Transference and Countertransference

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Specific skills and knowledge are essential for a social worker working with children. Understanding transference and countertransference is crucial to a healthy therapeutic relationship. Both transference and countertransference can be evident in any client–therapist relationship, but are especially important in working with children because of a common instinct among adults to protect and nurture the young. The projection or relocation of one’s feelings about one person onto another, otherwise known as transference, is a common response by children (Gil, 1991). Countertransference, a practitioner’s own emotional response to a child, is also common.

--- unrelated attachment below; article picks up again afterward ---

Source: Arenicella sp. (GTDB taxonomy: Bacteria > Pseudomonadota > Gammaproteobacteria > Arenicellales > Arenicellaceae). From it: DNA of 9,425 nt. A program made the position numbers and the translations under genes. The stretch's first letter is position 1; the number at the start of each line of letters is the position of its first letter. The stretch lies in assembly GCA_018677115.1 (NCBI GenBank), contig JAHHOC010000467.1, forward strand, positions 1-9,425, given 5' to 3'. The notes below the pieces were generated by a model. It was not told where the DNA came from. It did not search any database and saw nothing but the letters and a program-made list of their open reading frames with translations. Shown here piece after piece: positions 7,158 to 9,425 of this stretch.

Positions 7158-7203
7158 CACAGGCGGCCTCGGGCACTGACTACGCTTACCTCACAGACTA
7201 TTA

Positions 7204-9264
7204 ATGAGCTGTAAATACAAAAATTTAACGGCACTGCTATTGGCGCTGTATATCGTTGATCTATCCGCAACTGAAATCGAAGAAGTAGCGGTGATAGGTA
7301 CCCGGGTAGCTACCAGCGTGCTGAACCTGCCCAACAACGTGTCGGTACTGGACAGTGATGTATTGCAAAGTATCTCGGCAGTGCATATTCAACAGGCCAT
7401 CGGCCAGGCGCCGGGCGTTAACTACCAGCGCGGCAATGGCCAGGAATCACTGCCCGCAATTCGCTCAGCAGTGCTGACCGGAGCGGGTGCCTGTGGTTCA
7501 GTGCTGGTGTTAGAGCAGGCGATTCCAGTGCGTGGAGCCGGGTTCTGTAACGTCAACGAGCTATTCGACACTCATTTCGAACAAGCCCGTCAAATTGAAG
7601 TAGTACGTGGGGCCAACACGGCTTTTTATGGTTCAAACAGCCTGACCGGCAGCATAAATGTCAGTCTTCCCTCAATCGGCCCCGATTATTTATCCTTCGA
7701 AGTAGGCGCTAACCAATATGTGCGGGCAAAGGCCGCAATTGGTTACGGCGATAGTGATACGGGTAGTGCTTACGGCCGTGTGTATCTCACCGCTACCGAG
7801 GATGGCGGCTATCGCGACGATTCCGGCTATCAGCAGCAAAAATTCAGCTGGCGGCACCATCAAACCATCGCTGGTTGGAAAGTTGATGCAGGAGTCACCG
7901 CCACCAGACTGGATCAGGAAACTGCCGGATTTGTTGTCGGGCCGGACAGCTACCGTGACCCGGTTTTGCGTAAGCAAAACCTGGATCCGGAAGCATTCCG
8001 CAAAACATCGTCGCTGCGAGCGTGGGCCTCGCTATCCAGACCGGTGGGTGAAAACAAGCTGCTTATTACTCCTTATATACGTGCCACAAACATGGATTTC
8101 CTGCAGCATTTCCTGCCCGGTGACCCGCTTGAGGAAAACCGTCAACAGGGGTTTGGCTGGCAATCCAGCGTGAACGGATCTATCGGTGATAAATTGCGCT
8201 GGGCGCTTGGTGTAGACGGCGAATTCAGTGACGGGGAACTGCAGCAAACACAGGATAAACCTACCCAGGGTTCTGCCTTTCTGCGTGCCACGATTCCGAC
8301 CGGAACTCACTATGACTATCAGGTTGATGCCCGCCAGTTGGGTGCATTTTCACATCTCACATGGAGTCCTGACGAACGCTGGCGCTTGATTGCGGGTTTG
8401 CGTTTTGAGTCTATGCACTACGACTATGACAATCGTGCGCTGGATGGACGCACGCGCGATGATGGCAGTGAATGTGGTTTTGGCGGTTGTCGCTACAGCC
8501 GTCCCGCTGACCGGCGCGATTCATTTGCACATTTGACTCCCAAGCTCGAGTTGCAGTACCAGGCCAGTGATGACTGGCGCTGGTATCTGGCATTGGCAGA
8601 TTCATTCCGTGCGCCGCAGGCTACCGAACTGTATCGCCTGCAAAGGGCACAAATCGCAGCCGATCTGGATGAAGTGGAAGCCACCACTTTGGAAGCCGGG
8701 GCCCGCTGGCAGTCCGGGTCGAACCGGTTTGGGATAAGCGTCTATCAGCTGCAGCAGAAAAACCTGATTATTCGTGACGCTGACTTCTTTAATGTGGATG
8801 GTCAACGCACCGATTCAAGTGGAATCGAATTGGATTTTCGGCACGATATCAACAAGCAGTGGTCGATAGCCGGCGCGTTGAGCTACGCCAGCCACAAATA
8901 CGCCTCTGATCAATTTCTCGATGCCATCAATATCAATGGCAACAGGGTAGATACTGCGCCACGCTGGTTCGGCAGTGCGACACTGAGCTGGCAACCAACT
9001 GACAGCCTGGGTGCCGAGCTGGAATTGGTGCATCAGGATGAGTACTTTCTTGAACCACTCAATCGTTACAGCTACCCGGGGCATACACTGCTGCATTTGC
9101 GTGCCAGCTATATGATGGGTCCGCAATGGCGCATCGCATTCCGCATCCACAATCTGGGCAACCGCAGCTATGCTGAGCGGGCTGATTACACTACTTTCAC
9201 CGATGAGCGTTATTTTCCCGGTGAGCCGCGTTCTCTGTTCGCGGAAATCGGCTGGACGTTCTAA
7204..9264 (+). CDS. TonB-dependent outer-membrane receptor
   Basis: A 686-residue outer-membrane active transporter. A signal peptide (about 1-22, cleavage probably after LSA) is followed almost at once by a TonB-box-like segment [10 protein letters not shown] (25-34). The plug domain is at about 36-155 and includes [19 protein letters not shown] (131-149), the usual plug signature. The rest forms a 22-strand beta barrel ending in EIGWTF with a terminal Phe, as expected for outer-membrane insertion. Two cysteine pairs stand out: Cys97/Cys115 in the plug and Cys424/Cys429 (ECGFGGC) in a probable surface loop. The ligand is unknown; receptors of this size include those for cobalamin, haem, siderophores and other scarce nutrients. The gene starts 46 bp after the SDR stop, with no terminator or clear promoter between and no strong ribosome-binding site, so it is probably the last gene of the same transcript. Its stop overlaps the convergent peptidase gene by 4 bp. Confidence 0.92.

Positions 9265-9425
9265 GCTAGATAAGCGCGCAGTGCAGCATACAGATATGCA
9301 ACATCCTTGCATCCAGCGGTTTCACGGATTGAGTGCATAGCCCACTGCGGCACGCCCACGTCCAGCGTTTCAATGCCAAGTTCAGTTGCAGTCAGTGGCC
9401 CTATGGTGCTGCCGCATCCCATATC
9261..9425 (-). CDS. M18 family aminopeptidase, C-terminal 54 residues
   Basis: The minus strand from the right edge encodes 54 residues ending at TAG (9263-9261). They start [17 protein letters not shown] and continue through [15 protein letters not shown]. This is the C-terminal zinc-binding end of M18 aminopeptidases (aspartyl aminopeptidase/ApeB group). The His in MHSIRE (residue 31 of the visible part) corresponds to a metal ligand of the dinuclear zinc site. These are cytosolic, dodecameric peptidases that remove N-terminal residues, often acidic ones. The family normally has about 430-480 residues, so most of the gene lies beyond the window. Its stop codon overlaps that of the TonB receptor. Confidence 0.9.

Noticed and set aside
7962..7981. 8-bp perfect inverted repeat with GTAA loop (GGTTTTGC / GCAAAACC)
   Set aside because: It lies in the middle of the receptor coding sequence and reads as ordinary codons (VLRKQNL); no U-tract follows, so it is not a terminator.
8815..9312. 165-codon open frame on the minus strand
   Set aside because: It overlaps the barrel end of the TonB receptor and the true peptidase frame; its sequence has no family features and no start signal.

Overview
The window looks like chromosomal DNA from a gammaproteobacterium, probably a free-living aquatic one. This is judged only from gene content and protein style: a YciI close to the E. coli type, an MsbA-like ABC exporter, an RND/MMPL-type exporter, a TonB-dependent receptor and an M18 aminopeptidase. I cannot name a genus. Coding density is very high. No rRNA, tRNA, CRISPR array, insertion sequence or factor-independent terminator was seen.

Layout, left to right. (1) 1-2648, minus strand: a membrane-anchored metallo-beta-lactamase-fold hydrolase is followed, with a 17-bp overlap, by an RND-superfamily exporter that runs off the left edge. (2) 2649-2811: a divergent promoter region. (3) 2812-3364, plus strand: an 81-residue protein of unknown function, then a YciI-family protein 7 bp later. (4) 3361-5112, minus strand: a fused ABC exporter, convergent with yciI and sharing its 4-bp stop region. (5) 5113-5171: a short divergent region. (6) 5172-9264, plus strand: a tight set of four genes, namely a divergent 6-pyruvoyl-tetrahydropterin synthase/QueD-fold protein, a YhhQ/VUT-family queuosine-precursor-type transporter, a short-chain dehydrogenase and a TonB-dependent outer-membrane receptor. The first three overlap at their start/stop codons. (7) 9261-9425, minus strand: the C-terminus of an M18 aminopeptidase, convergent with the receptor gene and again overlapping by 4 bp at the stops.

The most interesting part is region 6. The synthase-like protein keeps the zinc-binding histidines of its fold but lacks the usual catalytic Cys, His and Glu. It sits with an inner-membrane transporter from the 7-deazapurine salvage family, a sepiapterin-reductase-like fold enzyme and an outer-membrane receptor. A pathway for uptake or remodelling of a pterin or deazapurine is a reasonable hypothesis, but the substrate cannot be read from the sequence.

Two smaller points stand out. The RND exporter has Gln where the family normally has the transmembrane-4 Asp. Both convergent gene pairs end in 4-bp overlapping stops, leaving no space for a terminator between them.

For this Discussion, review the Malawista (2004) article.

Post your explanation why transference and countertransference are so common when working with children. Then, identify some strategies you might use to address both transference and countertransference in your work with children.

Malawista, K. L. (2004). Rescue fantasies in child therapy: countertransference/transference enactments. Child & Adolescent Social Work Journal, 21(4), 373–386.

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